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Tonal Allegory in the Vocal Music of J.S.Bach Hardcover – 1 Jul 1992


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Product details

  • Hardcover: 460 pages
  • Publisher: University of California Press (1 July 1992)
  • Language: English
  • ISBN-10: 0520058569
  • ISBN-13: 978-0520058569
  • Product Dimensions: 3.2 x 18.4 x 26.7 cm
  • Amazon Bestsellers Rank: 3,667,720 in Books (See Top 100 in Books)

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Product Description

About the Author

Eric Chafe is Associate Professor of Music at Brandeis University and author of "Monteverdi's Tonal Language" (Schirmer 1991).

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Amazon.com: 3 reviews
8 of 9 people found the following review helpful
An excellent specialized study of key and affection 4 Nov 1998
By McIrvine@IX.Netcom.Com - Published on Amazon.com
Format: Hardcover
This is a scholarly study that will appeal to Bach scholars and choral conductors who are interested in the tonal underpinnings of Bach's vocal music and the world of affection as a rational statement of emotion. (This sounds like an oxymoron, but Bach's vocal music does reconcile faith and reason, and Chafe's intriguing study supports this view of Bach's music.) This book is most noteworthy for its discussion of anabasis (ascent toward sharp keys) and catabasis (its opposite, descent to flat keys) and the emotional-rhetorical meaning of this. It is well-written, very detailed, and makes a compelling case for re-thinking Bach's use of key structure. This book has limited appeal --- mostly to musicologists and theorists --- but is an excellent study for those so inclined. I consider it to be one of the best discussions of musical-rhetorical structure in Bach.
3 of 3 people found the following review helpful
Making clear Bach didn't write beautiful music to silly text 24 Nov 1999
By sybrandb - Published on Amazon.com
Format: Hardcover Verified Purchase
One of the most popular books in the Netherlands about the St. Matthew Passion is called 'His Lightning, his Thunder', written by Martin van Amerongen. His basic line of thought is : forget about the texts, they're silly, weird and unimportant. This book proves the contrary is true. It makes you understand what the texts are saying, it makes you understand the religious ideas of Bach's time and it makes you understand why Bach wrote his works the way he did. Doing so, the book fills a missing link, as usual writings concentrate on the music only and the comments are usually superficial.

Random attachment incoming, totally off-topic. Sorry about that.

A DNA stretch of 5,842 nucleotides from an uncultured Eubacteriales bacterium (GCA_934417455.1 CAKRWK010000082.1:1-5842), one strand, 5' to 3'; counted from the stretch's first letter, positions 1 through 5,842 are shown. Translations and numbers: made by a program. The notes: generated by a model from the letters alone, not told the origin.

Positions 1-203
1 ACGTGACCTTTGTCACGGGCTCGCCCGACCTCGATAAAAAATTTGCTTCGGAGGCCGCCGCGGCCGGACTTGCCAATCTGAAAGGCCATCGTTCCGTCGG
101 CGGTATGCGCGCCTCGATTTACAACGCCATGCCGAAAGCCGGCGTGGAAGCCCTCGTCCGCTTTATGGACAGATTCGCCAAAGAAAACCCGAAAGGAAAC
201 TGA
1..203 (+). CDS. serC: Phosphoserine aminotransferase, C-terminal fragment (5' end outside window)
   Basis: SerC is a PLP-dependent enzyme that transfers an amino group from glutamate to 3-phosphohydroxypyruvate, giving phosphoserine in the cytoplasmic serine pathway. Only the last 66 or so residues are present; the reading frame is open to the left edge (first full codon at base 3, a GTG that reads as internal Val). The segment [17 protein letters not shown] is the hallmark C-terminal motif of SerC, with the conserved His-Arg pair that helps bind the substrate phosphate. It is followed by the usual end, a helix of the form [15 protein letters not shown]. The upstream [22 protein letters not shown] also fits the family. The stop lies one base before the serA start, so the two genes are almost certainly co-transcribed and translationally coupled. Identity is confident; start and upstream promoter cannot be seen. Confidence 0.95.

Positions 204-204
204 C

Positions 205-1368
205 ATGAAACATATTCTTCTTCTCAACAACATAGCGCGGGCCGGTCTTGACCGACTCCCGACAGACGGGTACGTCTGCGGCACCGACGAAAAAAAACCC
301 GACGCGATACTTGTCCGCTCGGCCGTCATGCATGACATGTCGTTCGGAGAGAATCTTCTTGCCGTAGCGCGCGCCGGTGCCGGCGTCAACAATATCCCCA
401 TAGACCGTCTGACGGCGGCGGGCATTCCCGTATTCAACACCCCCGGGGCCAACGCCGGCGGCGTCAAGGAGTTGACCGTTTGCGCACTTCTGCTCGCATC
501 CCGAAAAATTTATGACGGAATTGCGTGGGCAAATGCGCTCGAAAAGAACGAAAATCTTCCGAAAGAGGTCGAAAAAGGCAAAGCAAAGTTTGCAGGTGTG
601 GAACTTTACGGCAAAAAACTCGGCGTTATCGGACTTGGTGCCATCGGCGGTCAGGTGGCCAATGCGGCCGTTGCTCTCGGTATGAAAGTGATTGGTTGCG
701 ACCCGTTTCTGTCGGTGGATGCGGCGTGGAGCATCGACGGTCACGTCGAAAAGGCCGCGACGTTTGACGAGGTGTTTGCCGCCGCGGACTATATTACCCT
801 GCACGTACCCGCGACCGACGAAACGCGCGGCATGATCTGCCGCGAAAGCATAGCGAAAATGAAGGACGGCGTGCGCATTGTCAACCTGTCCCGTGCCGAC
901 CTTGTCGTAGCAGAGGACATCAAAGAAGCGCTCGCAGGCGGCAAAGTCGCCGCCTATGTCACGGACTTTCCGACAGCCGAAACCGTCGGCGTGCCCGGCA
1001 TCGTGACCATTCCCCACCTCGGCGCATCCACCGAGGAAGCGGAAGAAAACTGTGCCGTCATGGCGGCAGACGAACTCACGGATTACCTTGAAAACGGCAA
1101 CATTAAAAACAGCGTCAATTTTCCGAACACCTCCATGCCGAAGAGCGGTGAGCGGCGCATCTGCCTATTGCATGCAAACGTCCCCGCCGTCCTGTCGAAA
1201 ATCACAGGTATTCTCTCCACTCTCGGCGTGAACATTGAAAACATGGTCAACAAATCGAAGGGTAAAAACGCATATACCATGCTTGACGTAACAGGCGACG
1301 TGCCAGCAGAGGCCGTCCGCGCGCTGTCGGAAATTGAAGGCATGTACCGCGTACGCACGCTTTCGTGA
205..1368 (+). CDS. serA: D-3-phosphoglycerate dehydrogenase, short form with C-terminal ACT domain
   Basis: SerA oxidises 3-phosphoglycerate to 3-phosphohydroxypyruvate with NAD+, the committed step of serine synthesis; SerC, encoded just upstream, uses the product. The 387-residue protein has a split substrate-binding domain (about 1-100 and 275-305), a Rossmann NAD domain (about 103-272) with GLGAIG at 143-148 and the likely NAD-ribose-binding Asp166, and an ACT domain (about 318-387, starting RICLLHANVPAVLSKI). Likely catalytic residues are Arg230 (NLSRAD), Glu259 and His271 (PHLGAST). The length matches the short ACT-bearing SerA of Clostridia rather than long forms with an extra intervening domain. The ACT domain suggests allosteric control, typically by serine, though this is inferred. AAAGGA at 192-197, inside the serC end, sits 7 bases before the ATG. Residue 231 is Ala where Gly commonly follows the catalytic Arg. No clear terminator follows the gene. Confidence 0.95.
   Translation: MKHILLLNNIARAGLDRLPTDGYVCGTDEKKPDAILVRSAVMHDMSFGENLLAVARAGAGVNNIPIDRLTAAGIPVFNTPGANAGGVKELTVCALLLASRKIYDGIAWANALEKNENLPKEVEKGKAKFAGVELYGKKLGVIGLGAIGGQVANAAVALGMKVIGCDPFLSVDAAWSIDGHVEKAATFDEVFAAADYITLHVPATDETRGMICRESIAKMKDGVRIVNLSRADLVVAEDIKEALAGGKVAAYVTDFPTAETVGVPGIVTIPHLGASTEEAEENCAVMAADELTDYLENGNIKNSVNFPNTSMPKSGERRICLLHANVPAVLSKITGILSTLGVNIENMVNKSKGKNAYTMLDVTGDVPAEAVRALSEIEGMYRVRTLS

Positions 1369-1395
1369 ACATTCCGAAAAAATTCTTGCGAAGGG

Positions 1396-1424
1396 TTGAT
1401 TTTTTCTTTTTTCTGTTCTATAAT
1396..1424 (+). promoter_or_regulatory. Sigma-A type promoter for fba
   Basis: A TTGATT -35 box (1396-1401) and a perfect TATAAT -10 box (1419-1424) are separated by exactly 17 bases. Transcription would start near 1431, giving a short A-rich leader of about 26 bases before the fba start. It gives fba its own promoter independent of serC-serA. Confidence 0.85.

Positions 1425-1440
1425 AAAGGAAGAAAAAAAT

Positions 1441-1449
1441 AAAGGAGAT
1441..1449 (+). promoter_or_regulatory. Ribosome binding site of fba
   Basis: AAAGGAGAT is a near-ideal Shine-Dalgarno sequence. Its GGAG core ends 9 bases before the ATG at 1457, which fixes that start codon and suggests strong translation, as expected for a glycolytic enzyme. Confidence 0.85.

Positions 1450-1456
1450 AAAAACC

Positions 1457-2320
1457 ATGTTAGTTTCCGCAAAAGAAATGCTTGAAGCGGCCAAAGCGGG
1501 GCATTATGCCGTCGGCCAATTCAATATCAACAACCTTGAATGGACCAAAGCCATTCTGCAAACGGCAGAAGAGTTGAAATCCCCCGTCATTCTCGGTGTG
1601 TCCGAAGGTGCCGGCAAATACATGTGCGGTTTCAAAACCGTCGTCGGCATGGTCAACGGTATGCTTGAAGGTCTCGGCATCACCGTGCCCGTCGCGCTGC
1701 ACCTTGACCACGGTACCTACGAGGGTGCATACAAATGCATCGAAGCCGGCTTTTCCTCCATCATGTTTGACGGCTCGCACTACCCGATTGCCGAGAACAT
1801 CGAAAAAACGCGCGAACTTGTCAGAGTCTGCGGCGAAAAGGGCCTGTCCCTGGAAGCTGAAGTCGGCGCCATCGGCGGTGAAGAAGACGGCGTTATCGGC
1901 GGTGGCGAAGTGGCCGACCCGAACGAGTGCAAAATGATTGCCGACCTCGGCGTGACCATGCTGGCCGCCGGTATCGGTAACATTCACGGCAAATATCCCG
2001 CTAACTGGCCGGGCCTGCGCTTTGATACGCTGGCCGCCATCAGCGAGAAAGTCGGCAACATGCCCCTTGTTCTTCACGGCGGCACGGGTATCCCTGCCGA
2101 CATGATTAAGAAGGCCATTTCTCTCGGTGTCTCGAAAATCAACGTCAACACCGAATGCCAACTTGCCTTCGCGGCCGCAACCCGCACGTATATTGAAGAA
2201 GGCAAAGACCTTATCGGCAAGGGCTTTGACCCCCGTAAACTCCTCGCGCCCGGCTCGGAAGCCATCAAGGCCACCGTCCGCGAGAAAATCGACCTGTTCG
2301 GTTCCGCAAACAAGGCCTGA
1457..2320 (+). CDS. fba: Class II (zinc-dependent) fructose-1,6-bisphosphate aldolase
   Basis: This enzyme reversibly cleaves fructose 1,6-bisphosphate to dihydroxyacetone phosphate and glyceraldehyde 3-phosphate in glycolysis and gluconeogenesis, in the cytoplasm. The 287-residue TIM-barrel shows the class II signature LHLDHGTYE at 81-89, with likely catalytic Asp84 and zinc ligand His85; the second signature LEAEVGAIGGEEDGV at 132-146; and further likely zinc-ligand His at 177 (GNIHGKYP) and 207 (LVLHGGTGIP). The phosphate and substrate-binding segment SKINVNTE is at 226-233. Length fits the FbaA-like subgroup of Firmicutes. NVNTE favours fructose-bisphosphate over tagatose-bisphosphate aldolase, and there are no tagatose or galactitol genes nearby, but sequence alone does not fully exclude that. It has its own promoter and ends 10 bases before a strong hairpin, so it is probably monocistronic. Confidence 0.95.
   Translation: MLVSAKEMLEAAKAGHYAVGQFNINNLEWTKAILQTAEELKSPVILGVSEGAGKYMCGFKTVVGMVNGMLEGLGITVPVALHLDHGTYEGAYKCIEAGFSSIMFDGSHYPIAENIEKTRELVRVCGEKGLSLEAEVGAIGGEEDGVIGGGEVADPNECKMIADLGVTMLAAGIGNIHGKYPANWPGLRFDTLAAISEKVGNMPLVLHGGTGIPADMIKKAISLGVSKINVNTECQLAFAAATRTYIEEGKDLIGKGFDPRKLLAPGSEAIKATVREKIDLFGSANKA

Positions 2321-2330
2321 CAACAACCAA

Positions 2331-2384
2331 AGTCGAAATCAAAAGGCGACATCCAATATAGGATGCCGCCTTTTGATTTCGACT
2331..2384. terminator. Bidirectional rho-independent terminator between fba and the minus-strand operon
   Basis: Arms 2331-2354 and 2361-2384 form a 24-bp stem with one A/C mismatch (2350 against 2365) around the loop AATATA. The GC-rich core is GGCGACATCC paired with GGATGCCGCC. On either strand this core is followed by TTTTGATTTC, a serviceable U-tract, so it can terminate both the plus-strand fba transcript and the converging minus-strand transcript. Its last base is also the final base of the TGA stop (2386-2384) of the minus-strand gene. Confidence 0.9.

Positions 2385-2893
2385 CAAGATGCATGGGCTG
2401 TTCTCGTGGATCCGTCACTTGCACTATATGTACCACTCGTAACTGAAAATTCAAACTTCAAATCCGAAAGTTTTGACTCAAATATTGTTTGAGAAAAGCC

2 of 5 people found the following review helpful
Interesting, but not without major problems 8 July 2003
By A Customer - Published on Amazon.com
Format: Hardcover
Bach scholarship has mostly been positivistic: Chafe's attmept here is to approach the music with a greater critical stance through a submersion in the contrasts between the concepts surrounding keys and tonality and those which are applicable to lutheran dogmatic principles. Chafe bases his thesis, which is essentially that the tonal processes of the bach's sacred vocal music work in conjunction with the text, and, as such, form a highly important part of Bach's musical-religious exegesis.
Interesting, and plausible though this may seem, there is really very little evidence provided into which Chafe can mould his ideas:he finds consolation in the writings of Johann Kunhau who, he claims, endorses a hermeneutic approach, thus seemingly giving the go ahead to chafe's theory. It is not suprising that nowhere in the book does Chafe actually quote at length from Kuhnau, and this rightly sets the alarm bells ringing. The fact is that Kuhnau is not talking about the kind of hermeneutic's that chafe suggests - Kuhnau is concerned with linguistic and semantic musical adoptions (i.e. musical-rhetorical device), which is of course a world away from large scale tonal symbolism.
If Chafe's evidence is virtually nonexistant, then his interpretations are also misleading. Whilst, from time to time, his readings are convincing, there are others during which his reasoning borders on the asinine. He suggests that, in one cantata, the relative attributes of sharps and flats (and their related tonal procedural progressions - anabasis and catabasis) and reversed - i.e. instead of anabasis = positive, and catabasis = negative, the antithesis is true. The reversal is supposed to take place not uniformally across an entire piece, but rather between the arias and the recits across the whole work. Such tortuous logical patternings force his interpretations, and do little for their credibility, especially given the paucity of therotical documentation.
It is a bold attempt, but before such drawn out and complex interpretations should be attempted a greater effort should have been made to secure the facts that we actually have: what a pity.
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